Tchaikovsky 5 & Francesca da Rimini – Simón Bolívar Youth Orchestra/Dudamel

0 of 5 stars

Tchaikovsky
Symphony No.5 in E minor, Op.64
Francesca da Rimini – Symphonic fantasia after Dante, Op.32

Simón Bolívar Youth Orchestra of Venezuela
Gustavo Dudamel

Recorded January 2008 in Sala Simón Bolívar, Centro de Acción Social por la Música, Caracas


Reviewed by: Christian Hoskins

Reviewed: June 2009
CD No: DG 477 8022
Duration: 74 minutes

 

 

dotted crotchet = 46 compared to the score’s indication of 92, while the Andante commences at dotted crotchet = 32 compared to the marked 50.

The booklet lists an outsize orchestra, including 48 violinists, 12 double bassists and 3 tuba-players. It’s not clear whether all of these musicians are employed in the performance, but the sound is weighty, and given Dudamel’s surprisingly restrained approach to dynamics (the Andante cantabile’s climactic ffff is underplayed), the movement has a solemnity which is more suited to Bruckner than to Tchaikovsky.

In the finale, by contrast, Dudamel seems determined to outpace the generally swift readings by Russian conductors such as Mravinsky and Russian-trained ones like Mariss Jansons (from Latvia). The Allegro vivace at bar 58 (3’16”) races away at a tempo approaching minim = 150 compared to the score’s 120. The fact that Dudamel’s large orchestra can articulate cleanly at such a tempo is impressive, but the result sounds frenetic rather than creating excitement from a genuine engagement with the music.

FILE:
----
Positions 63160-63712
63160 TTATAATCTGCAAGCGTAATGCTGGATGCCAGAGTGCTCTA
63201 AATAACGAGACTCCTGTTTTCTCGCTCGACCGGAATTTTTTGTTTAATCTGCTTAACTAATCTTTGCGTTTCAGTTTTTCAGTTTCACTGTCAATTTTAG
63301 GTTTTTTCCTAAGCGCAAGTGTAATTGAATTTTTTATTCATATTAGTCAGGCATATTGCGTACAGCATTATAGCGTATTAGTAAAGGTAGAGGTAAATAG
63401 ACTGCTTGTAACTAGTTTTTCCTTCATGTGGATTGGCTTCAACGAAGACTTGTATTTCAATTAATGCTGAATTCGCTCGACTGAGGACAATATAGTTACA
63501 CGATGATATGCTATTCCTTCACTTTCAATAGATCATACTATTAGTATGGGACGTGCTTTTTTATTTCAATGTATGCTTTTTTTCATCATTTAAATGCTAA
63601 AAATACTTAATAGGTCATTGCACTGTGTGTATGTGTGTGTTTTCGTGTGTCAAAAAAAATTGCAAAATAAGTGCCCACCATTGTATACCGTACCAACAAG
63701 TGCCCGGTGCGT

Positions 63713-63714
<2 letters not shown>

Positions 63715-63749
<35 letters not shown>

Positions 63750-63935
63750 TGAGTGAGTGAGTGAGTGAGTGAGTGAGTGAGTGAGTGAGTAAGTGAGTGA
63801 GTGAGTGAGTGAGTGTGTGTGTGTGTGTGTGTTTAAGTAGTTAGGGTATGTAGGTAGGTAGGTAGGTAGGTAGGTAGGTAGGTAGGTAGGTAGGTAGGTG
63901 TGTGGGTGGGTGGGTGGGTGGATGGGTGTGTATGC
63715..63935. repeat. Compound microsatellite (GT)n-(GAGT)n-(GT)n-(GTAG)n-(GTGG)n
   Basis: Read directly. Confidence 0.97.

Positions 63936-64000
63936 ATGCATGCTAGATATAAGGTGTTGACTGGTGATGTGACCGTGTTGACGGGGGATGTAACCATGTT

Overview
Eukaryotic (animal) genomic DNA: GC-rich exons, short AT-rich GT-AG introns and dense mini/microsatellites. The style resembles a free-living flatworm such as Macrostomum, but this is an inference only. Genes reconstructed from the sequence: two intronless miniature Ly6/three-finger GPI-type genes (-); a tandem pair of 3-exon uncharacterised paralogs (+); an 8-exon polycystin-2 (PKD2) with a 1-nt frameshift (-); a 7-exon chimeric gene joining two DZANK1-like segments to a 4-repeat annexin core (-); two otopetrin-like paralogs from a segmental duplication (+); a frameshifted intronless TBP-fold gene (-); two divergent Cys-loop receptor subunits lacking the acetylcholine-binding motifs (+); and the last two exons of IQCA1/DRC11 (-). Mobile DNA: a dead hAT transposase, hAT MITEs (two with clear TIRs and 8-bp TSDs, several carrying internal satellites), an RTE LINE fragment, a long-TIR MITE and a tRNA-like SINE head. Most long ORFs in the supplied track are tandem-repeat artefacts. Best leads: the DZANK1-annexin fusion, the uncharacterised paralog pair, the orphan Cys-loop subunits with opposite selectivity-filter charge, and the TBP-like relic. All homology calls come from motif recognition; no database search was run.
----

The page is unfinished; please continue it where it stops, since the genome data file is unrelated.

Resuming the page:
The third movement ‘Waltz’ comes off the best, although the heavy Wagnerian plodding of the pizzicatos (marked piano) is a distraction, and the lack of divided violins means that Tchaikovsky’s antiphonal effects are lost.

Tchaikovsky composed Francesca da Rimini during a visit to Bayreuth, shortly before commencing work on the Fourth Symphony. Its passionate yearning is perhaps most strikingly heard in the recording that Stokowski made with the (contractually re-named) New York Stadium Symphony Orchestra in 1958. Dudamel’s performance is again notable for a hefty orchestral sound, but his pacing is often deliberate and the performance fails to generate the necessary tension.

The recording of the symphony dissolves into silence, but the end of Francesca da Rimini finds the audience erupting into cheers and whistles before the last note has died away. No doubt the atmosphere in the auditorium was supercharged, but the performances on this issue do not have any special claim for collectors among the available competition.

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